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Endocrinol Diabetes Metab Case Rep. 2019 Nov 25;2019. pii: EDM190095. doi: 10.1530/EDM-19-0095. [Epub ahead of print]

Adrenocortical carcinoma and pulmonary embolism from tumoral extension.

Author information

1
Section on Endocrinology & Genetics, National Institute of Child Health and Human Development, National Institutes of Health, Bethesda, Maryland, USA.
2
Diabetes, Endocrinology, and Obesity Branch, National Institute of Digestive and Kidney Diseases, National Institutes of Health, Bethesda, Maryland, USA.
3
Department of Medical Imaging, Heraklion University Hospital, Medical School, University of Crete, Crete, Greece.
4
Computational Biomedicine Laboratory (CBML), Institute of Computer Science (ICS), Foundation for Research and Technology Hellas (FORTH), Heraklion, Greece.
5
Surgical Oncology Program, National Cancer Institute, National Institutes of Health, Bethesda, Maryland, USA.

Abstract

Summary:

Adrenococortical carcinoma (ACC) is a rare cancer, occurring at the rate of one case in two million person years. Cushing syndrome or a mixed picture of excess androgen and glucocorticoid production are the most common presentations of ACC. Other uncommon presentations include abdominal pain and adrenal incidentalomas. In the present report, a 71-year-old male presented with abdominal pain and was eventually diagnosed with ACC. He was found to have pulmonary thromboembolism following an investigation for hypoxemia, with the tumor thrombus extending upto the right atrium. This interesting case represents the unique presentation of a rare tumor, which if detected late or left untreated is associated with poor outcomes, highlighting the need for a low index of suspicion for ACC when similar presentations are encountered in clinical practice.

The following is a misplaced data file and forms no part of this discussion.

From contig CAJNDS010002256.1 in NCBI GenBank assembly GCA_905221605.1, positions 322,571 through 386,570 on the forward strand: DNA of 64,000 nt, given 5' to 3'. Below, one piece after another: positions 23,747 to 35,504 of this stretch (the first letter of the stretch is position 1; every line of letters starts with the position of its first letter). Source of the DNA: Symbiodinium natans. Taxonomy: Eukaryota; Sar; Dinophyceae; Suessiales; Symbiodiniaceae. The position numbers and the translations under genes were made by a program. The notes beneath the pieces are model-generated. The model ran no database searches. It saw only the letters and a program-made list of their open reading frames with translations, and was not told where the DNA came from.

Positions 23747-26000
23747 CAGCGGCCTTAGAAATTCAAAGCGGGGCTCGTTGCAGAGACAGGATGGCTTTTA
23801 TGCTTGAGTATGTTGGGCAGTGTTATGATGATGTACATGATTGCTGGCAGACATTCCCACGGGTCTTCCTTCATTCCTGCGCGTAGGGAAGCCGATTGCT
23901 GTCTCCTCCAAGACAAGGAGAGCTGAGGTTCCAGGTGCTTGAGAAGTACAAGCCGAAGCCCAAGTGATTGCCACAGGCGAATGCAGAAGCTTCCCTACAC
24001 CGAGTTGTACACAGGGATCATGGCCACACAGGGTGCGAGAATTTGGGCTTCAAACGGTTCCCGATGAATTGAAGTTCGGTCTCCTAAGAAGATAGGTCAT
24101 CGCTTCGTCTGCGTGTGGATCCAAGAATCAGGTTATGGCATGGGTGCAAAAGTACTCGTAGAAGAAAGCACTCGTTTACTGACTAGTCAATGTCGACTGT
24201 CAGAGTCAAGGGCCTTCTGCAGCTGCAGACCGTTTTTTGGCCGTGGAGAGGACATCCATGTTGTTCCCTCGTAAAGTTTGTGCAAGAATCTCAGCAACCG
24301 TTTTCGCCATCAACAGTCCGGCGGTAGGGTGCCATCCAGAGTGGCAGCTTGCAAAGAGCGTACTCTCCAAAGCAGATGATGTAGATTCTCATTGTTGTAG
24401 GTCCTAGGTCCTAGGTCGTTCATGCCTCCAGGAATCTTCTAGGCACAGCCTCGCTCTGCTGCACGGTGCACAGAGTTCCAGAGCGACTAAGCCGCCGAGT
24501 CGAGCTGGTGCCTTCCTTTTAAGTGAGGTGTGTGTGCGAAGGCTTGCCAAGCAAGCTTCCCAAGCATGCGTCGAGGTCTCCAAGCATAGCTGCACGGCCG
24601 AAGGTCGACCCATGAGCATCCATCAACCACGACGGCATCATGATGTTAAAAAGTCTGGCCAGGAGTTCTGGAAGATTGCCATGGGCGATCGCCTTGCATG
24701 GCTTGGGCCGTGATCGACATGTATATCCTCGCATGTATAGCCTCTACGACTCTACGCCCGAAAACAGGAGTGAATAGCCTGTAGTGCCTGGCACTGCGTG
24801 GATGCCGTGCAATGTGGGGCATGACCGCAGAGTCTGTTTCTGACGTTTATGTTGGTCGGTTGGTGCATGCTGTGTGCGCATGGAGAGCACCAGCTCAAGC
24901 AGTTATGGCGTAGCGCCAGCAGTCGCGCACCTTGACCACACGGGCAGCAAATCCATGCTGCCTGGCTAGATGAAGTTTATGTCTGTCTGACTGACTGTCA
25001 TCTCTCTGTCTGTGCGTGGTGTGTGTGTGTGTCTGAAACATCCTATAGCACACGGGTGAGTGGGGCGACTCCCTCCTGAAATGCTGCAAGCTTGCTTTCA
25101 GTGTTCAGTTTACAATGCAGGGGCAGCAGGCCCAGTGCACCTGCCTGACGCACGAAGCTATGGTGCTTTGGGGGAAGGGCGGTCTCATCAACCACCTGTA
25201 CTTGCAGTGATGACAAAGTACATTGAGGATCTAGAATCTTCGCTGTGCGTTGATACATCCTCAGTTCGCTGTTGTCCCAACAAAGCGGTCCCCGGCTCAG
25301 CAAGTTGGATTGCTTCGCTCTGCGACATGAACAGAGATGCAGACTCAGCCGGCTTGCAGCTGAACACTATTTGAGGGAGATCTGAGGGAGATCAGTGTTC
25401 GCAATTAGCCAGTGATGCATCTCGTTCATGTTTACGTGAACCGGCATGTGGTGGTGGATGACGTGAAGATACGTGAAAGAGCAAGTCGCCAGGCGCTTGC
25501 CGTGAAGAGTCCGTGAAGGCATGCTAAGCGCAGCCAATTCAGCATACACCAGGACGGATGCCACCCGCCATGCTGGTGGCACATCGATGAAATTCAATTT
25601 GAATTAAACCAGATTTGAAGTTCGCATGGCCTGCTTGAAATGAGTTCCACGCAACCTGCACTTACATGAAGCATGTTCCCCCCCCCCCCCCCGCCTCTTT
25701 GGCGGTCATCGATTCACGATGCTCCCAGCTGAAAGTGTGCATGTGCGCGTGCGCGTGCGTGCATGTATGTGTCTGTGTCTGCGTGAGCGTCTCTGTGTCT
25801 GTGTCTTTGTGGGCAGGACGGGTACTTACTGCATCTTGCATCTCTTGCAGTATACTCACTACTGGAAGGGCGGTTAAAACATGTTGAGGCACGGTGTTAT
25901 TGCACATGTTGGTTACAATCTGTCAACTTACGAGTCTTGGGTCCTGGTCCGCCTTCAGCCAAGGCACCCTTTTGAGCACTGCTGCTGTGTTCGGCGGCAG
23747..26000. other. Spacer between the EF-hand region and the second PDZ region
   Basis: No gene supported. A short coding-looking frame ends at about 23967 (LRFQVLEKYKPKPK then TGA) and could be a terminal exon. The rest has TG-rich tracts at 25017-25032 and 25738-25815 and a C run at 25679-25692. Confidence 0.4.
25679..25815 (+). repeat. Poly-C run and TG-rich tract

Learning points:

ACC is a rare but aggressive tumor. ACC commonly presents with rapid onset of hypercortisolism, combined hyperandrogenism and hypercortisolism, or uncommonly with compressive symptoms. Clinicians should have a low index of suspicion for ACC in patients presenting with rapid onset of symptoms related to hypercortisolism and/or hyperandrogenism. Venous thromboembolism and extension of the tumor thrombus to the right side of the heart is a very rare but serious complication of ACC that clinicans should be wary of. The increased risk of venous thromboembolism in ACC could be explained by direct tumor invasion, tumor thrombi or hypercoagulability secondary to hypercortisolism. Early diagnosis and prompt treatment can improve the long-term survival of patients with ACC.

KEYWORDS:

2019; Abdominal pain; Adrenal; Adrenocortical carcinoma; Adult; Asian - Chinese; CT scan; CTPA scan; Cortisol; Cortisol (serum); Dexamethasone suppression; Dyspnoea; Echocardiogram; Fine needle aspiration biopsy; Heart failure; Heparin; Hepatic lesions*; Hypoxia; MRI; Male; November; PET scan; Pulmonary embolism*; Unique/unexpected symptoms or presentations of a disease; United States

PMID:
31765326
DOI:
10.1530/EDM-19-0095
Free PMC Article

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